Market Snapshot: Dow turns higher, S&P 500 flat in afternoon trade as investors gauge China zero-COVID policies and await Powell speech

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U.S. stocks wavered Tuesday as trading enters final hour, as investors gauged the chances that Beijing may ease its zero-COVID policies which provoked widespread protests over the weekend and added to investor worries about global economic growth.

Wall Street was also weighing downbeat data on U.S. consumer confidence, the housing market, and comments from Federal Reserve officials on future interest rate hikes, while looking ahead to Fed Chair Jerome Powell’s speech Wednesday and the monthly employment report on Friday.

How are stocks are trading
  • S&P 500 SPX, -0.15% declined 8 points, or 0.2%, to 3,955.
  • Dow Jones Industrial Average DJIA, -0.01% shed 25 points, or less than 0.1% to 33,819, despite briefly turning positive earlier in the afternoon.
  • The Nasdaq Composite COMP, +0.19% dropped 66 points, or 0.6% to 10,983.

On Monday, the Dow Jones Industrial Average fell 498 points, or 1.45%, to 33849, the S&P 500 declined 62 points, or 1.54%, to 3964, and the Nasdaq Composite dropped 177 points, or 1.58%, to 11050.

What’s driving markets

Equities, bond yields and industrial commodity prices fell at the start of the week on concerns a wave of anti COVID-lockdown demonstrations would cause a crackdown by Beijing, further hobbling activity in the world’s second biggest economy and slowing global growth.

However, on Tuesday China’s National Health Commission said it would ramp up COVID vaccinations for the elderly, a move that is seen allowing the government eventually to relax COVID restrictions.

See: Some markets cheer as China vows to vaccinate more elderly. Analysts see positive movement by officials.

“Police in China have quashed mass COVID demonstrations for now, helping stocks regain their footing,” said Susannah Streeter, senior investment and markets analyst at Hargreaves Lansdown.

However, Mark Williams, chief Asia economist at Capital Economics, worries it will take much longer time for the new campaign of getting elderly vaccinated to succeed, because the vaccination rate is still low.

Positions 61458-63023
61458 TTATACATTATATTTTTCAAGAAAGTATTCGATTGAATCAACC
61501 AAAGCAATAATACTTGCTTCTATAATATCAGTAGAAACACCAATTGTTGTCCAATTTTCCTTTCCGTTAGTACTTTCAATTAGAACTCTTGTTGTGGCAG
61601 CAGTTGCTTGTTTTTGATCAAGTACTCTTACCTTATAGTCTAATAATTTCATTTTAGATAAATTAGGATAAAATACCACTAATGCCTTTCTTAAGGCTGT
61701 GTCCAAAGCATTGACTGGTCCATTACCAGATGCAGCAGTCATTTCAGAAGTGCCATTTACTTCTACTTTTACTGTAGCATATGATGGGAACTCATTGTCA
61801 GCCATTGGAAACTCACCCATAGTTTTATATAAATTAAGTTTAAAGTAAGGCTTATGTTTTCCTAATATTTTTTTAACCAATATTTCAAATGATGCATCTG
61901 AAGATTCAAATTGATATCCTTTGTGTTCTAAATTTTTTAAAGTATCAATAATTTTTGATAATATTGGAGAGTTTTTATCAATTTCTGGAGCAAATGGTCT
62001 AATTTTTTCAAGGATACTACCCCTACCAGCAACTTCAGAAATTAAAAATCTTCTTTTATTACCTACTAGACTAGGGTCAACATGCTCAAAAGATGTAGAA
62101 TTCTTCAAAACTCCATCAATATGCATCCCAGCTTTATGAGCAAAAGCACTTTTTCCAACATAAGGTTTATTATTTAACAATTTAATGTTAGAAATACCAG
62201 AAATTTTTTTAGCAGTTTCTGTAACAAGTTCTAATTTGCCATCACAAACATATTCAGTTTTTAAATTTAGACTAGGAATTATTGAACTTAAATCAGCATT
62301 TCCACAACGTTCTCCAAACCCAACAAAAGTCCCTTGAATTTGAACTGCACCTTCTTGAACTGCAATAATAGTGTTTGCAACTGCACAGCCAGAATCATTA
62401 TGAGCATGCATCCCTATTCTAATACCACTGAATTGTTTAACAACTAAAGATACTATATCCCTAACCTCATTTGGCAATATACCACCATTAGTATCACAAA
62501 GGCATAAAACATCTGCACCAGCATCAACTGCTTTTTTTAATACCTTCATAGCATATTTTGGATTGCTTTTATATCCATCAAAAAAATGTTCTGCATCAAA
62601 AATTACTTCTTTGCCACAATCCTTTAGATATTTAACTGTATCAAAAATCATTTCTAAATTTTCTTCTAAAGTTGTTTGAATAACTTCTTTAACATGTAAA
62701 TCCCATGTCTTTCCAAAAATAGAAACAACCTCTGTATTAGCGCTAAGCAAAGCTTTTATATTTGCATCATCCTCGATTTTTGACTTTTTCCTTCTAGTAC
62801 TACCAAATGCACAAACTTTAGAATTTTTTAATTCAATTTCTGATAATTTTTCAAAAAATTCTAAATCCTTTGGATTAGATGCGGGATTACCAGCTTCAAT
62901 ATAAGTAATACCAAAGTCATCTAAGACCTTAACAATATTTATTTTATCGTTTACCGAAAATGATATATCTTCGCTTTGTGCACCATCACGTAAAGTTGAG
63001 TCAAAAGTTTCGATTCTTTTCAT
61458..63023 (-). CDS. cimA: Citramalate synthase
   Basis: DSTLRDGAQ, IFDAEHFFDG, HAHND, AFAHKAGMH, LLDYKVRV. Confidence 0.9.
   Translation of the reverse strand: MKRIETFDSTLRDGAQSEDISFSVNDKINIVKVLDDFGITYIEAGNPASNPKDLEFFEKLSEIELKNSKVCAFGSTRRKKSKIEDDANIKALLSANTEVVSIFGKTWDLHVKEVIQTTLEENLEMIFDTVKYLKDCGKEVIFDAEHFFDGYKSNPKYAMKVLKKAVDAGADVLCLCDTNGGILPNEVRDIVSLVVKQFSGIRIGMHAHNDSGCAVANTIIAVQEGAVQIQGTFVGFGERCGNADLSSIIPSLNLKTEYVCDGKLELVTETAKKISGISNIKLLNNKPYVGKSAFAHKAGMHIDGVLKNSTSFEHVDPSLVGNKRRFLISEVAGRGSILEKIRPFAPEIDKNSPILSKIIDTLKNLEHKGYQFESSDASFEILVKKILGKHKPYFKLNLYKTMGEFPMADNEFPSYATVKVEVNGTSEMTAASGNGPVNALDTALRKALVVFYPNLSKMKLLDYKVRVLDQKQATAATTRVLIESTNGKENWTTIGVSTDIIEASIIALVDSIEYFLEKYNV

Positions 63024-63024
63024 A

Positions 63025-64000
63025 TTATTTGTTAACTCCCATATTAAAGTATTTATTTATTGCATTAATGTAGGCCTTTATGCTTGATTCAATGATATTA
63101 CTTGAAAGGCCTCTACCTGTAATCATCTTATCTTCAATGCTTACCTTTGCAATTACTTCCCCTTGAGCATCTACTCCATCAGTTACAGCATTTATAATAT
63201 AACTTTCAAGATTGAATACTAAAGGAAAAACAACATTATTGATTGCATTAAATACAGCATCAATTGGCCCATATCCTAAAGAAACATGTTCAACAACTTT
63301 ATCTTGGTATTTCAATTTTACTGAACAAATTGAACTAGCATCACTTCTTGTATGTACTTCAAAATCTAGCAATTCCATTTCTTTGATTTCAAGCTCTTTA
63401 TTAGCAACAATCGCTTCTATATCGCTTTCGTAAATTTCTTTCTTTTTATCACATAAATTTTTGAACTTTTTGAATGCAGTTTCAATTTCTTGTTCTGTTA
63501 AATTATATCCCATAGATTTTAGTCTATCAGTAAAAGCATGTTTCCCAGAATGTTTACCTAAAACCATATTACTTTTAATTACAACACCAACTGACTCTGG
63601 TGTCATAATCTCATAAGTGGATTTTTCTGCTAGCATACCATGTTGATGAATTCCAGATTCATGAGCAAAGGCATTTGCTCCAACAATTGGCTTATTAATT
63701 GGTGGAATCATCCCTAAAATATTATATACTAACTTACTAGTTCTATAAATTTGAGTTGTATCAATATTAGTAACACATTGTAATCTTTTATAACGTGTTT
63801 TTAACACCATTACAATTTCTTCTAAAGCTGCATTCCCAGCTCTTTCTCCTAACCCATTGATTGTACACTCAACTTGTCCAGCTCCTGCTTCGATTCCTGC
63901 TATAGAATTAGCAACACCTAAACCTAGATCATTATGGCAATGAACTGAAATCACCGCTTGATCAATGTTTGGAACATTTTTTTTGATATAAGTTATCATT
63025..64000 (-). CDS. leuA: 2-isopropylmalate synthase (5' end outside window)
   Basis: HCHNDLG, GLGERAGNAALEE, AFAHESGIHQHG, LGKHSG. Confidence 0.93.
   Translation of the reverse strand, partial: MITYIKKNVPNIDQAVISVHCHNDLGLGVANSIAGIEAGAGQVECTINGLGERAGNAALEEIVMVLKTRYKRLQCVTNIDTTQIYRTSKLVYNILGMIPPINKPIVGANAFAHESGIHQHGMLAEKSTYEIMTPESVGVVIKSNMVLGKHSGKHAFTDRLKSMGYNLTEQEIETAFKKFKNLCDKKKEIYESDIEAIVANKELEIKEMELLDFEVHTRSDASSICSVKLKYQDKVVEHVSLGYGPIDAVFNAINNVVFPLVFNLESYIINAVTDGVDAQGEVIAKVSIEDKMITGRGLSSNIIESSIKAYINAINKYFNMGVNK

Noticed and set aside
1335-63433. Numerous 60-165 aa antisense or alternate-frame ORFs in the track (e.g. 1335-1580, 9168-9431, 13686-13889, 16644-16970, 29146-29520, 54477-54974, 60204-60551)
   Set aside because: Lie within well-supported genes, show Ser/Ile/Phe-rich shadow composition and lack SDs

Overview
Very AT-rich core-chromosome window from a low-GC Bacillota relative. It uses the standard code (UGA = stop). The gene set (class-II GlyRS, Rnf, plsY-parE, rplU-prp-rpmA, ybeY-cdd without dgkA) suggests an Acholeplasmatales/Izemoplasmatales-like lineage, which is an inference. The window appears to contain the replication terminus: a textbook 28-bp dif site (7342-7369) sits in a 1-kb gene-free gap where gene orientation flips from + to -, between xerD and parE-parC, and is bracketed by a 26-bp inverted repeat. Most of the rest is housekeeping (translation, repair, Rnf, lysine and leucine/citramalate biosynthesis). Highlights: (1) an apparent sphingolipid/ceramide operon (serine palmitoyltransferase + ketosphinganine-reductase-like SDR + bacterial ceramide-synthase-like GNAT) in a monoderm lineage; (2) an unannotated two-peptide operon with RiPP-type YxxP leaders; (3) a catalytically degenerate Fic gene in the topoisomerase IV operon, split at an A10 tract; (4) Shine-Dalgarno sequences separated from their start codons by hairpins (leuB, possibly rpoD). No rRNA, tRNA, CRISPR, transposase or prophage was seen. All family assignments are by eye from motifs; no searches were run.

“Investors in particular are really eager for this kind of good news to happen, that there’s going to be opening up and they’re seizing onto every morsel of good news on that front, but I think it’s gonna be a longer process,” said Williams in a briefing on Tuesday.

The Hang Seng index HSI, +5.24% in Hong Kong, which fell 1.6% on Monday, surged 5.2%. The CSI 300 Index 000300, +3.09%, a benchmark for mainland shares, finished up 3.1% in its best day in more than three weeks. 

“The unrest in China duly weighed on equity indices everywhere yesterday, and some moderately hawkish commentary from FOMC members weighed additionally on the U.S. market,” said Ian Williams, strategist at Peel Hunt.

See: China-focused ETFs jump amid sign the country may be on path toward looser COVID policies

In the U.S., investors got another look at the financial health of consumers going into the year-end holiday season.

Shoppers spent $11.3 billion on Cyber Monday deals, according to Adobe ADBE, -0.71%. That’s a record haul passing the $10.7 spent last year on Cyber Monday sales, according to Adobe. This also follows a record $9.12 billion in online sales during Black Friday, Adobe data shows. But analysts noted that the record sales numbers include the higher prices that consumers are paying as a result of inflation running at a forty year high.